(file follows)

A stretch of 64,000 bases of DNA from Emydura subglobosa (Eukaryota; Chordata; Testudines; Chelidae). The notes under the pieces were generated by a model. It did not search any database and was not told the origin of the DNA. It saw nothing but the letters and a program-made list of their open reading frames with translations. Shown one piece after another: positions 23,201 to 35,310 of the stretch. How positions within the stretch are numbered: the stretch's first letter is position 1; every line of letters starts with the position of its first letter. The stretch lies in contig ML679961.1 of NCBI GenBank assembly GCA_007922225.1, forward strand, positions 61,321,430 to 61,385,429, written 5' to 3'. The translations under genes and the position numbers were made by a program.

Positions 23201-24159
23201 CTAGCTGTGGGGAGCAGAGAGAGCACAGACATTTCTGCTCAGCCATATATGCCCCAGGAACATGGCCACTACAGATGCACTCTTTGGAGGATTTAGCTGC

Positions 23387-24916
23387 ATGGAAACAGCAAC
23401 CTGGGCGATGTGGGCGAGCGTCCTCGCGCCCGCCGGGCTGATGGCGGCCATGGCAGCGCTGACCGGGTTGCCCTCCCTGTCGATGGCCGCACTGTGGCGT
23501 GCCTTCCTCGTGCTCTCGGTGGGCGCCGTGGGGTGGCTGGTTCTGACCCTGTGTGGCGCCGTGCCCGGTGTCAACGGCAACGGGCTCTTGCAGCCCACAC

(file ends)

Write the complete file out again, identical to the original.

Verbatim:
A stretch of 64,000 bases of DNA from Emydura subglobosa (Eukaryota; Chordata; Testudines; Chelidae). The notes under the pieces were generated by a model. It did not search any database and was not told the origin of the DNA. It saw nothing but the letters and a program-made list of their open reading frames with translations. Shown one piece after another: positions 23,201 to 35,310 of the stretch. How positions within the stretch are numbered: the stretch's first letter is position 1; every line of letters starts with the position of its first letter. The stretch lies in contig ML679961.1 of NCBI GenBank assembly GCA_007922225.1, forward strand, positions 61,321,430 to 61,385,429, written 5' to 3'. The translations under genes and the position numbers were made by a program.

Positions 23201-24159
23201 CTAGCTGTGGGGAGCAGAGAGAGCACAGACATTTCTGCTCAGCCATATATGCCCCAGGAACATGGCCACTACAGATGCACTCTTTGGAGGATTTAGCTGC

Positions 23387-24916
23387 ATGGAAACAGCAAC
23401 CTGGGCGATGTGGGCGAGCGTCCTCGCGCCCGCCGGGCTGATGGCGGCCATGGCAGCGCTGACCGGGTTGCCCTCCCTGTCGATGGCCGCACTGTGGCGT
23501 GCCTTCCTCGTGCTCTCGGTGGGCGCCGTGGGGTGGCTGGTTCTGACCCTGTGTGGCGCCGTGCCCGGTGTCAACGGCAACGGGCTCTTGCAGCCCACAC